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Aviation News Ryanair slashes growth outlook on Boeing crisis

Ryanair slashes growth outlook on Boeing crisis

AFP
16 JUL 2019 | 582 words
Ryanair slashes growth outlook on Boeing crisis
Ryanair

Ryanair on Tuesday slashed its growth outlook and said it would temporarily shut bases as crisis-hit Boeing pushes back plane delivery owing to fatal crashes that grounded its 737 MAX jets.

Ryanair expects to receive only 30 new Boeing 737 MAX jets by late May, instead of a planned 58, the Irish no-frills carrier said in a statement.

It hopes to take delivery of its first MAX 200 jet between January and February 2020, it added.

"This shortfall in aircraft deliveries will necessitate some base cuts and closures for summer 2020, but also for the winter 2019 schedule," said Ryanair chief executive Michael O'Leary.

"We will... be consulting with our people and our unions in planning and implementing these base cuts and closures, which are directly caused by the B737 MAX delivery delays to the B737 MAX program."

Ryanair would not be drawn on any possible job cuts but the Dublin-based group said it now expected passenger growth to rise by only three percent this summer, rather than by seven.

The airline cut its full-year 2020/2021 passenger traffic forecast to 157 million from 162 million.

Ryanair is overhauling its activities into distinct operations, mirroring a set-up by British Airways-owner IAG, as part of its strategy to reach 200 million passengers per year by 2024.

- 'Remains committed' -

Despite Tuesday's setback, Ryanair said it remained committed to orders of up to 210 new Boeing 737 jets, including 135 MAX 200s. It also has options for 75 more MAX 200s.

Boeing's global fleet of 737 MAX planes has been grounded since mid-March following the second of two catastrophic accidents in Indonesia and Ethiopia which killed 346 people.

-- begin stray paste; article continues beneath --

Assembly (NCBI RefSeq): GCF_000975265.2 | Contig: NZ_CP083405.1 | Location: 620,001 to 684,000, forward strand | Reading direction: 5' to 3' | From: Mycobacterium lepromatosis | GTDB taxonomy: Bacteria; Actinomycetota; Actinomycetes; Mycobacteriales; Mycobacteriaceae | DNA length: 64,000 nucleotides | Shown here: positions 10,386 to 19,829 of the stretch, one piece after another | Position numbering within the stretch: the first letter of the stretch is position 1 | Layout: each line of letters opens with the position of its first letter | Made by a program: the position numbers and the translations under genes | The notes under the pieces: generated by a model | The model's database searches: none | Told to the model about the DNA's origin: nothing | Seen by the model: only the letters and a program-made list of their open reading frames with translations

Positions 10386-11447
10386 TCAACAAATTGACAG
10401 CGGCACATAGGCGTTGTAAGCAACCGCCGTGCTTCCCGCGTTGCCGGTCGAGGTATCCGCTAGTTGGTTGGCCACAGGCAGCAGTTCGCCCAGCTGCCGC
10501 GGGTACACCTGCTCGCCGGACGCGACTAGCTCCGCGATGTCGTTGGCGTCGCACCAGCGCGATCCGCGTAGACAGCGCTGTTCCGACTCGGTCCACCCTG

"Ryanair remains committed to the B737 MAX aircraft, and now expects that it will return to flying service before the end of 2019, however the exact date of this return remains uncertain," O'Leary said.

"Boeing is hoping that a certification package will be submitted to regulators by September with a return to service shortly thereafter.

"We believe it would be prudent to plan for that date to slip by some months, possibly as late as December."

Boeing has been boosted recently also by British Airways signing a letter of intent for delivery of 200 of the 737 MAX jets worth $24 billion (21 billion euros).

As for Ryanair, Markets.com analyst Neil Wilson on Tuesday warned that the airline's update had dealt a serious blow to its expansion plans for next year.

"Uncertainty over Boeing 737 MAX aircraft has shattered Ryanair's 2020 planning," Wilson said in a note.

"Management say they will be basing schedules for next year on having about half the MAX planes they thought they would have."

Independent air transport consultant John Strickland forecast that Ryanair would seek compensation from Boeing over the delays -- and seek to clamp down on airport costs as well.

"Ryanair will negotiate strongly with Boeing for compensation due to delivery delays," he told AFP.

"If these delays put pressure on planned growth for 2020 then it's also an opportunity to negotiate with airports to secure the best cost deals for whatever capacity is available."

Boeing has developed a software upgrade to the 737 MAX after problems with a flight handling system were tied to the Lion Air and Ethiopian Airlines crashes. But the jet has still not been cleared by regulators to resume flying.

 
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